The pool area is interesting, flanked by the house on three sides and featuring both a disappearing-edge style design and what appear to be a pair of leaf-shaped lounge chairs sitting on a platform just barely under the water. I’m a bit lost as to why the lighting effects seem to make the water appear green at night.

After a bunch more aerial shots and a handful of the brick patio that sits below the pool deck, we finally make it inside. “It’s impossible not to notice the one-of-a-kind features that went into this home, some of the most notable include Douglas Fir timber planking, antique Tassie Oak imported from an Australian school house, antique chandeliers, antique repurposed doors, Kolbe windows, custom Clive Christian cabinetry and 5 gas starter fireplaces throughout,” the listing boasts. Okay, that’s a lot and a bit all over the place, but the first room we see looks nice, what with its exposed-beam ceiling, wide plank floors, and brick fireplace. The furniture layout is a bit puzzling, but we can fix that later.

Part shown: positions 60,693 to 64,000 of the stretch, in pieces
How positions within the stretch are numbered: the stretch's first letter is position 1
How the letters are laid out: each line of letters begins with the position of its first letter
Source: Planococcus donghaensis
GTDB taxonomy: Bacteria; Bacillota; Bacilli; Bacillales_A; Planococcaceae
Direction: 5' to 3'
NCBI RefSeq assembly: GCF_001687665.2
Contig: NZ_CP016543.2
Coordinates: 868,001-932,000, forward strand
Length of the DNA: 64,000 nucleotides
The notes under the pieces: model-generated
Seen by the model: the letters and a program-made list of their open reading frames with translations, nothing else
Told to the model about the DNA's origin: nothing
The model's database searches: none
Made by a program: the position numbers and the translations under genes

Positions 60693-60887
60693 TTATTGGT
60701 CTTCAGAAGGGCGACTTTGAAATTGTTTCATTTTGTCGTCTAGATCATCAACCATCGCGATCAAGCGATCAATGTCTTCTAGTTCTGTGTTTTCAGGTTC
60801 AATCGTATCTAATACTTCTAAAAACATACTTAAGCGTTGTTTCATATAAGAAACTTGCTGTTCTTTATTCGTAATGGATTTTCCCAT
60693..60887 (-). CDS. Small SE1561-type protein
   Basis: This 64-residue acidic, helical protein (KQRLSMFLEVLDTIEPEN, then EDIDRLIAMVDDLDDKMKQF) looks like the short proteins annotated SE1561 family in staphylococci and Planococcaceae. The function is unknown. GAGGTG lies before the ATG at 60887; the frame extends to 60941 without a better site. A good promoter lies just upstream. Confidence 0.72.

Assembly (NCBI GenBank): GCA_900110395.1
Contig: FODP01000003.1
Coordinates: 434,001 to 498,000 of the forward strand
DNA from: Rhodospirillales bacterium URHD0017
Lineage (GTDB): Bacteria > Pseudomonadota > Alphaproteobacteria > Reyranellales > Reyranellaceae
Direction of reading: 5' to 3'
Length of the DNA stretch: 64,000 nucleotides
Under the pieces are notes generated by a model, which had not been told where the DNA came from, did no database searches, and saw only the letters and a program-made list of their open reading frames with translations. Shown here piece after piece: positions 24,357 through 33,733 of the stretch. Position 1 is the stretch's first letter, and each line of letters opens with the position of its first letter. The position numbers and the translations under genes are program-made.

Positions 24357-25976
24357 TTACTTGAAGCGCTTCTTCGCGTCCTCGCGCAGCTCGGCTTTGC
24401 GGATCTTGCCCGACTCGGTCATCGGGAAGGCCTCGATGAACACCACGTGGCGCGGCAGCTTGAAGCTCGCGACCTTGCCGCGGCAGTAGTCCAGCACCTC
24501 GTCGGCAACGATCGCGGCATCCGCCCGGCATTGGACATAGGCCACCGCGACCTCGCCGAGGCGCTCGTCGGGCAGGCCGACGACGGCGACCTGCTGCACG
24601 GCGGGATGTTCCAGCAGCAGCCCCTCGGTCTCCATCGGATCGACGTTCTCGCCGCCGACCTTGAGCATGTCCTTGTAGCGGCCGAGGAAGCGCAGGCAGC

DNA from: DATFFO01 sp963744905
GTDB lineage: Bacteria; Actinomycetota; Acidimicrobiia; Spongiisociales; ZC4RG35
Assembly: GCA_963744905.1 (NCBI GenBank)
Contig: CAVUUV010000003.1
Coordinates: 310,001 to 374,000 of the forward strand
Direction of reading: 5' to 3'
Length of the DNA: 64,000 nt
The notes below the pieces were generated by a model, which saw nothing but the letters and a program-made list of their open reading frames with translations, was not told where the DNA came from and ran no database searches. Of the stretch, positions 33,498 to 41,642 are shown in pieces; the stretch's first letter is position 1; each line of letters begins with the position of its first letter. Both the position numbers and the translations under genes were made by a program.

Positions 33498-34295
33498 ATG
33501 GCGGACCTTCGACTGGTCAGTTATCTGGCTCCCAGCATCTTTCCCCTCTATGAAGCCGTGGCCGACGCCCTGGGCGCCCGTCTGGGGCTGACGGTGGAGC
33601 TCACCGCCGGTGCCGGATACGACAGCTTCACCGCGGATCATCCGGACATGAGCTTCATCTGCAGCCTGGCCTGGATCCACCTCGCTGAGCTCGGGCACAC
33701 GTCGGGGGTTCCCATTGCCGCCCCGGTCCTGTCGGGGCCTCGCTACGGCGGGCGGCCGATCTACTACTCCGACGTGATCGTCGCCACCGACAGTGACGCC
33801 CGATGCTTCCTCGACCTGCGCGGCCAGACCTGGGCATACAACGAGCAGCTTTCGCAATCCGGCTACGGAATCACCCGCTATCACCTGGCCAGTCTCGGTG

“No expense was spared” in remodeling the “gourmet kitchen,” the listing continues, ticking off a who’s-who list of expensive appliances while missing the glaring fact that the separation between the kitchen and dining room seems to be simply a pair of large dressers that match neither the kitchen nor the dining room in style or color.

The “vast owner’s suite overlooking the lagoon” was added onto the home in 2008. The bedroom area has its own fireplace and a sitting area, populated by chairs, couches, pillows, and curtains in so many different vibrant patterns that I am now dizzy after having looked at it continuously for 30 seconds. There are also a pair of baths, including one that features a “BainUltra Champagne Bubble Bath” – not sure what this is, but BainUltra seems to be a brand of very expensive tubs that start around $5000. I’m guessing this one has jets in it.

While everything here is modern and luxurious, I appreciate that the owners have really committed to making the house look like it belongs in the 1950s, from the tile and wallpaper choices to the diner-vinyl-looking upholstery on the theater seating, despite the relative rarity of private movie theaters in ‘50s homes.